Battle against plastic bags’ contamination an uphill challenge

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The adverse impact of plastic bags on the environment and sea life is finally getting some push-back in Canada. On Jan. 1, 2018 Montreal will become the first large Canadian city to ban single-use plastic bags. Shoppers will be allowed to use thicker re-cycled bags that can be re-used again and again.

A proposed January 2013 launch to ban plastic bags in Toronto was a non-starter, being overturned in November 2012. Retailers were given the option of charging for plastic bags.

Bans have been adapted by some smaller municipalities. Leaf Rapids, Manitoba, was the first to ban bags in March, 2007. Other municipalities taking up the torch include: Wood Buffalo Regional Municipality, Alberta; Thompson, Manitoba; Deux-Montagnes, Quebec; Huntingdon, Quebec; Brossard, Quebec.

Also, some grocery chains in Canada are stepping up to the plate. For instance, Costco has never offered plastic bags to shoppers. Wal-Mart has begun using reusable bags. Chains such as Walmart and Loblaw have started charging five cents a bag in a bid to encourage shoppers to bring their own reusable bag. Unfortunately, similar programs to ban bags in several countries have met resistance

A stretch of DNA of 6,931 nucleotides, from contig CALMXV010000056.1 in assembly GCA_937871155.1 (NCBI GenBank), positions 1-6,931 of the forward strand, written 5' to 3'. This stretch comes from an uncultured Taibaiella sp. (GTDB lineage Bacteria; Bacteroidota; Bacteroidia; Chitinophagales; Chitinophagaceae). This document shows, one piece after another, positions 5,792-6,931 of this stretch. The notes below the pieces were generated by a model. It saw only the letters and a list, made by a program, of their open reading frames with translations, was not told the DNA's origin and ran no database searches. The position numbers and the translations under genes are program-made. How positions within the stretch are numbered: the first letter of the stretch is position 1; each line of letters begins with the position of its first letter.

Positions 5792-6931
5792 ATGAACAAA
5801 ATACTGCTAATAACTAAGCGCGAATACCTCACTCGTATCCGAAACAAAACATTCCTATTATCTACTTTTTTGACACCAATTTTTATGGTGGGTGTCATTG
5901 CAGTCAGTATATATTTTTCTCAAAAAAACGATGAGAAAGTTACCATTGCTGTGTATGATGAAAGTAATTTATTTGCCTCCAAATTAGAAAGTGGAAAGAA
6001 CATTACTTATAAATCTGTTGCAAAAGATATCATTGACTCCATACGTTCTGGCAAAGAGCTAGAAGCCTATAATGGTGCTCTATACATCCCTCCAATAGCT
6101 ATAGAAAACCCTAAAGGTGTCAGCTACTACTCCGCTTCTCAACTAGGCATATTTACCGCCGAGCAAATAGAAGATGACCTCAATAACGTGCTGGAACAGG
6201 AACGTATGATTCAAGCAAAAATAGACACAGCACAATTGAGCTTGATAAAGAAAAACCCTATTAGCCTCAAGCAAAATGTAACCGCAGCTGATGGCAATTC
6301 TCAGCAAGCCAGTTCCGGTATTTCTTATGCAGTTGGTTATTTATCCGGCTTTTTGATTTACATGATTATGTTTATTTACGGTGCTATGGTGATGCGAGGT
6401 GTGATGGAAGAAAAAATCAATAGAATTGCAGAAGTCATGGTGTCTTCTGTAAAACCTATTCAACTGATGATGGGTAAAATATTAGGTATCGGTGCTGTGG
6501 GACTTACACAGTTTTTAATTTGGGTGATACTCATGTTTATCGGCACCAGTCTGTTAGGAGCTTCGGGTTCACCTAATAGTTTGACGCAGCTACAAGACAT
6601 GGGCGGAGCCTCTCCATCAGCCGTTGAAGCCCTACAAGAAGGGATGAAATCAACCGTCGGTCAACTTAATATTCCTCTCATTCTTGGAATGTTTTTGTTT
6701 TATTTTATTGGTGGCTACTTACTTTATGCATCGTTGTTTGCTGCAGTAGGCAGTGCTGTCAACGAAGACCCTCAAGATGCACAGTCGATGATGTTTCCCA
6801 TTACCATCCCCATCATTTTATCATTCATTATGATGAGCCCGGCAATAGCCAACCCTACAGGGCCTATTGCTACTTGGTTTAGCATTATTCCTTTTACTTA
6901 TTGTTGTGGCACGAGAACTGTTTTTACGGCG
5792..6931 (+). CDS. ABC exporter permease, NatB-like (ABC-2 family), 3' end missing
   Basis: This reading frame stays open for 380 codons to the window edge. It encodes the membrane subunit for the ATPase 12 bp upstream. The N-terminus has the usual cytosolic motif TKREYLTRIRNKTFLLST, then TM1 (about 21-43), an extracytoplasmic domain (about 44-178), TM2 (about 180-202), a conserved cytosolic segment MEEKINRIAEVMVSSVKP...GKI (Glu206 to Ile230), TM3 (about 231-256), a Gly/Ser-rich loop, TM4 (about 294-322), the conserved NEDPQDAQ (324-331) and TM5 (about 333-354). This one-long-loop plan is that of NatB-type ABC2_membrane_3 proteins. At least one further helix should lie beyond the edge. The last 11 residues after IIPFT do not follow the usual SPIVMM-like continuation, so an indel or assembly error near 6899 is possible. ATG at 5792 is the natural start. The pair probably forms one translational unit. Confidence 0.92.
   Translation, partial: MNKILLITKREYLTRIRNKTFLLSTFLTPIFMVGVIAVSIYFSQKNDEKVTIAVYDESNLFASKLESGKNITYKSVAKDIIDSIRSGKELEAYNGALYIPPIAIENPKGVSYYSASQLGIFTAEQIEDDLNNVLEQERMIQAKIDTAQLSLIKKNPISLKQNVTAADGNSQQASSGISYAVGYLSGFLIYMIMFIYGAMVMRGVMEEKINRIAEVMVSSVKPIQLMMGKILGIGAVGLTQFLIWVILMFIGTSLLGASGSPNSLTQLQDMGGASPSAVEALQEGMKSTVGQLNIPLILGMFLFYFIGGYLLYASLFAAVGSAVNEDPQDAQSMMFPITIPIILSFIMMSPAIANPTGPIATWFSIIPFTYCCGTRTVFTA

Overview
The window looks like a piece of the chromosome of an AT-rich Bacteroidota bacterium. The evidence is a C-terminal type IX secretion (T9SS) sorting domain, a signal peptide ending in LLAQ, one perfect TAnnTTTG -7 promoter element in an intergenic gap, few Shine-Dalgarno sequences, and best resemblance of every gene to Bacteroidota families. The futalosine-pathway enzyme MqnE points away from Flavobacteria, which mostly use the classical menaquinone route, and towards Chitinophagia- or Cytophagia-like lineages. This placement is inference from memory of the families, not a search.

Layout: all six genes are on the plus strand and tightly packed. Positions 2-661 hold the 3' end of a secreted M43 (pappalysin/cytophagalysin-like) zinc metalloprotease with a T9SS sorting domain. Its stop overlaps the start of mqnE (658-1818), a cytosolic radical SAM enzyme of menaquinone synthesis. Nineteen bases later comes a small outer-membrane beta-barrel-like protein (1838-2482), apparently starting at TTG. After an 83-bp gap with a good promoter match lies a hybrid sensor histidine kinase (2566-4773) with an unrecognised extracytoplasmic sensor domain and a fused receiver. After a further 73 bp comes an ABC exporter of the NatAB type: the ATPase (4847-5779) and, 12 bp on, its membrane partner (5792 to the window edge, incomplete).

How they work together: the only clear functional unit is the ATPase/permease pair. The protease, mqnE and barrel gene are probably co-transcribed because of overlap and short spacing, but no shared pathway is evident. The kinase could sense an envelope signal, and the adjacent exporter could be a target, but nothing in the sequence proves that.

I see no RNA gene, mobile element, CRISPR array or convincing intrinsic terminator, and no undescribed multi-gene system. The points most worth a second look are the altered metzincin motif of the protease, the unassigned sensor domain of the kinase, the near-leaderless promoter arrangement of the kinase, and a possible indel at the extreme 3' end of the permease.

The use of plastic bags has been rising since the 1950s, which is approximately the time they largely replaced paper bags for carrying groceries. An estimated one trillion plastic bags are used per year in the world. Canada accounts for nine to 15 million of that total.

Fish, turtles, seals and whales are among plastic’s victims in the seas. Chemicals in plastic bags break down and fish mistake them for food and consume it. The chain reaction moves along when larger predators eat them. Then, humans eat the fish. Turtles, seals and whales are also victims.

The case against plastic bags is lengthy:

  • They are toxic and they can infect, starve and kill animals, both in the sea and on land as they choke or get tangled on the plastic.
  • Soil and water are contaminated.
  • Plastic breaks down slowly, so it continues to contaminate for a long time.
  • Soil and water are contaminated.
  • Plastic bags can clog sewers and drainage systems, resulting in stagnant water that enables mosquitoes to breed.
  • Plastic bags made from polypropylene are non-renewable fossil-fuel-based resources, which emit greenhouse gasses that contribute to global climate change.
  • Plastic bags are not easy to recycle and most are not accepted by recycling facilities.

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Kathy is the owner of Kirk Scuba Gear, a passionate Scuba Diver, Ocean Advocate and Managing Editor of The Scuba News Canada

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